More fundamentally, many of the advocates of the vaccine theory reject the authority of “the establishment.” They believe that scientists and government agencies that support vaccines are blind, indifferent, or corrupt. “No one mentions that these people have everything at stake in this debate,” writes one. “If countless parents are right and vaccines have damaged a generation of children, people will be held responsible—the same people who tell us vaccines are safe.”
Such sentiments find fertile ground in public opinion, since trust in government has plunged over the past half-century.At The Journal of Health Care Politics, Policy, and Law, Efthimios Parasidis has an article titled Public Health Law and Institutional Vaccine Skepticism. The abstract:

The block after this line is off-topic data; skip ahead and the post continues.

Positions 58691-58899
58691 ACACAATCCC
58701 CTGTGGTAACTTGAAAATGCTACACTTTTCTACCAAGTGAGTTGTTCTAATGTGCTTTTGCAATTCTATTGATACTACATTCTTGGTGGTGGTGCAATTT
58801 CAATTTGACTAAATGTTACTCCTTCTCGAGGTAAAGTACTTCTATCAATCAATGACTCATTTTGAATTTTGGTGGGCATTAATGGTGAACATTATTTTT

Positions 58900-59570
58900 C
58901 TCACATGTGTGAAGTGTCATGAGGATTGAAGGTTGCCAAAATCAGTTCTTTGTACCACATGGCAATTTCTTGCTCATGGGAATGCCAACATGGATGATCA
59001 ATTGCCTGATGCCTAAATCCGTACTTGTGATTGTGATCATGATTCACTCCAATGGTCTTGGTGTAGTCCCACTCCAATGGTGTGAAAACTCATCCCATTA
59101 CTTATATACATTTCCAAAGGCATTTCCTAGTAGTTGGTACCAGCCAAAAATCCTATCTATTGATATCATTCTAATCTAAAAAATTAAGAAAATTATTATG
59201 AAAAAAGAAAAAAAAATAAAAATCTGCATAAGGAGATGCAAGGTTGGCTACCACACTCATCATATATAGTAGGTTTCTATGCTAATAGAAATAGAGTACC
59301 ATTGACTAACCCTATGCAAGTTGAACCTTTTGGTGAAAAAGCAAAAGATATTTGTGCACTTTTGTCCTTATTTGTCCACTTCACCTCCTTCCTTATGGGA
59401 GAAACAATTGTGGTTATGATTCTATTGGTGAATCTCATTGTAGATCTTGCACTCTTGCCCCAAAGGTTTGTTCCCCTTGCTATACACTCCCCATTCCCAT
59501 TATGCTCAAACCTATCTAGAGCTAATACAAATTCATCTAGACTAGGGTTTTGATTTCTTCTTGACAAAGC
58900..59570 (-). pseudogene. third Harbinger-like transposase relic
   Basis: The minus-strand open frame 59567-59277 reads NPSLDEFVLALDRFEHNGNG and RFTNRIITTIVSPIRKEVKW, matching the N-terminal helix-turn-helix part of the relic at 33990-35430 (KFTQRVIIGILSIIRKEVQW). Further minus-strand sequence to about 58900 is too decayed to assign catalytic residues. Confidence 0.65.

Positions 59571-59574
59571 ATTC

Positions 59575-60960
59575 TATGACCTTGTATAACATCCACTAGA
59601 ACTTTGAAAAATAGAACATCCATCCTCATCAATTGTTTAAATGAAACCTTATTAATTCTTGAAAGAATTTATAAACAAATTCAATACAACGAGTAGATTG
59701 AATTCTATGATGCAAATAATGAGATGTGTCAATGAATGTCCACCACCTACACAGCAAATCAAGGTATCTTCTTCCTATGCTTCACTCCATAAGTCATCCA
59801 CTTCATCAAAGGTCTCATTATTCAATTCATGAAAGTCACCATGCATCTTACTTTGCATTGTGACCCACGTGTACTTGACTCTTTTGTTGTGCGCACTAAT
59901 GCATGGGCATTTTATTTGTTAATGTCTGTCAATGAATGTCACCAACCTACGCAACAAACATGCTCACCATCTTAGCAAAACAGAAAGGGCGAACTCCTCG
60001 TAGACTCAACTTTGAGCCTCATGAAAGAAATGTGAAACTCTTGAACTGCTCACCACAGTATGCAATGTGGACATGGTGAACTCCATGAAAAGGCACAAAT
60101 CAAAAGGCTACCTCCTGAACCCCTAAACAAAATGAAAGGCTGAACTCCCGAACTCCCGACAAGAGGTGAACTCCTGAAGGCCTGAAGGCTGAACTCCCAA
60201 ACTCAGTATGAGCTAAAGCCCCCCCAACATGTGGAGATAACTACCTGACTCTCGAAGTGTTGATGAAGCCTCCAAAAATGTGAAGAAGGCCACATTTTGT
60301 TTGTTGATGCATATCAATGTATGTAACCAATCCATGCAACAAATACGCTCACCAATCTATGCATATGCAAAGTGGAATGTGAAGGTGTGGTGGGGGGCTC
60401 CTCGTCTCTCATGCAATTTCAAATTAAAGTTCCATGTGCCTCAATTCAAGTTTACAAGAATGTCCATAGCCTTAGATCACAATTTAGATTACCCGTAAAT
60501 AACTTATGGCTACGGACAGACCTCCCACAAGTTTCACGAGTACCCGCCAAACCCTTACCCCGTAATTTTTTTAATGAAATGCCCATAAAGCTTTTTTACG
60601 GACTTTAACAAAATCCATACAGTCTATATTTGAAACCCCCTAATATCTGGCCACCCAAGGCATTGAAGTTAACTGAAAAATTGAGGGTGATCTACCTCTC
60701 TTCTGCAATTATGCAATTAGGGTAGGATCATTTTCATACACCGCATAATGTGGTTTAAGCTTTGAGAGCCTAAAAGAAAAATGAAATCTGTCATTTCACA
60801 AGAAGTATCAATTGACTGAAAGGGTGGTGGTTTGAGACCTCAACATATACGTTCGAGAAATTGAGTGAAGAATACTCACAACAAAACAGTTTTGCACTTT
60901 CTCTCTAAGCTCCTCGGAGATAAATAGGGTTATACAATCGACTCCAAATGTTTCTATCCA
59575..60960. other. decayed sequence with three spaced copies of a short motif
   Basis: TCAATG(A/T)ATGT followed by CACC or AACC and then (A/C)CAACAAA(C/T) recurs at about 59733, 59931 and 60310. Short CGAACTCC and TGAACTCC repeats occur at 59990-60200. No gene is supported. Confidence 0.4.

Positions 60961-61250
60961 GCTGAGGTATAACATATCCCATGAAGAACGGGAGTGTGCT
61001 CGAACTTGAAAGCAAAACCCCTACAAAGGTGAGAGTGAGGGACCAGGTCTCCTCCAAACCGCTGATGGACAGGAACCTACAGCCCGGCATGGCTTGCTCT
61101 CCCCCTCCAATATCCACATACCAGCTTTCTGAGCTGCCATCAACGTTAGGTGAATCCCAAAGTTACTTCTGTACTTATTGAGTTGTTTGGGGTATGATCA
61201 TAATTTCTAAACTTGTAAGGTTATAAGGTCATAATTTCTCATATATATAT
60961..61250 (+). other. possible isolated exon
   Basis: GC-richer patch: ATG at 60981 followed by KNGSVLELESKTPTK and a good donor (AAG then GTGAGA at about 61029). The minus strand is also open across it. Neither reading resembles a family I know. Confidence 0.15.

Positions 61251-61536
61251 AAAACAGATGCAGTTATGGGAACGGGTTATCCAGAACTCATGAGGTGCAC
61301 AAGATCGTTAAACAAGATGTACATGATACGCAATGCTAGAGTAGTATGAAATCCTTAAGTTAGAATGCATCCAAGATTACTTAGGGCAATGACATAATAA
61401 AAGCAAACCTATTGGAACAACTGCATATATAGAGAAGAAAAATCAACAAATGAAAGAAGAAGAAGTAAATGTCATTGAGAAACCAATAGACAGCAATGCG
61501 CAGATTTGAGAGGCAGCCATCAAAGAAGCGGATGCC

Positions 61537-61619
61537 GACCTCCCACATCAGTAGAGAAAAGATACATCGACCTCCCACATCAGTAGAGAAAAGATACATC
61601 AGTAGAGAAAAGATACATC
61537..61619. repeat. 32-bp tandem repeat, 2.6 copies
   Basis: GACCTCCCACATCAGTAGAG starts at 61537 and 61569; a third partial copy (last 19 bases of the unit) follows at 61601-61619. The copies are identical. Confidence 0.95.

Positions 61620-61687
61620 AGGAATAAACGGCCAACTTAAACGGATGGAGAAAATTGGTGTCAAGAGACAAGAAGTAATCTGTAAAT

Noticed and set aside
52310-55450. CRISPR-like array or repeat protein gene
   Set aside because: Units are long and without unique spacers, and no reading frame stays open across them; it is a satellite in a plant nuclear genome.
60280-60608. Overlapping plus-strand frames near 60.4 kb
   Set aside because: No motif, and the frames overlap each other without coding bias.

Vaccine-hesitant parents are often portrayed as misinformed dilettantes clinging to unscientific Internet chatter and a debunked study that linked vaccines and autism. While this depiction may be an accurate portrayal of a small (but vocal) subset, scholars have unearthed a more complex picture that casts vaccine hesitancy in the context of broader notions of lack of trust in government and industry. At the same time, commentators have highlighted limitations of the vaccine injury compensation program and US Supreme Court Justices Sonia Sotomayor and Ruth Bader Ginsburg have argued that preemption laws that provide vaccine manufacturers with broad legal immunities create “a regulatory vacuum in which no one ensures that vaccine manufacturers adequately take account of scientific and technological advancements when designing or distributing their products.” In short, the discussions surrounding vaccine hesitancy that dominate public discourse detract from serious debate as to whether amendments to vaccine-related laws can address the limitations of the existing framework governing immunizations. This commentary examines these issues through a public health law lens.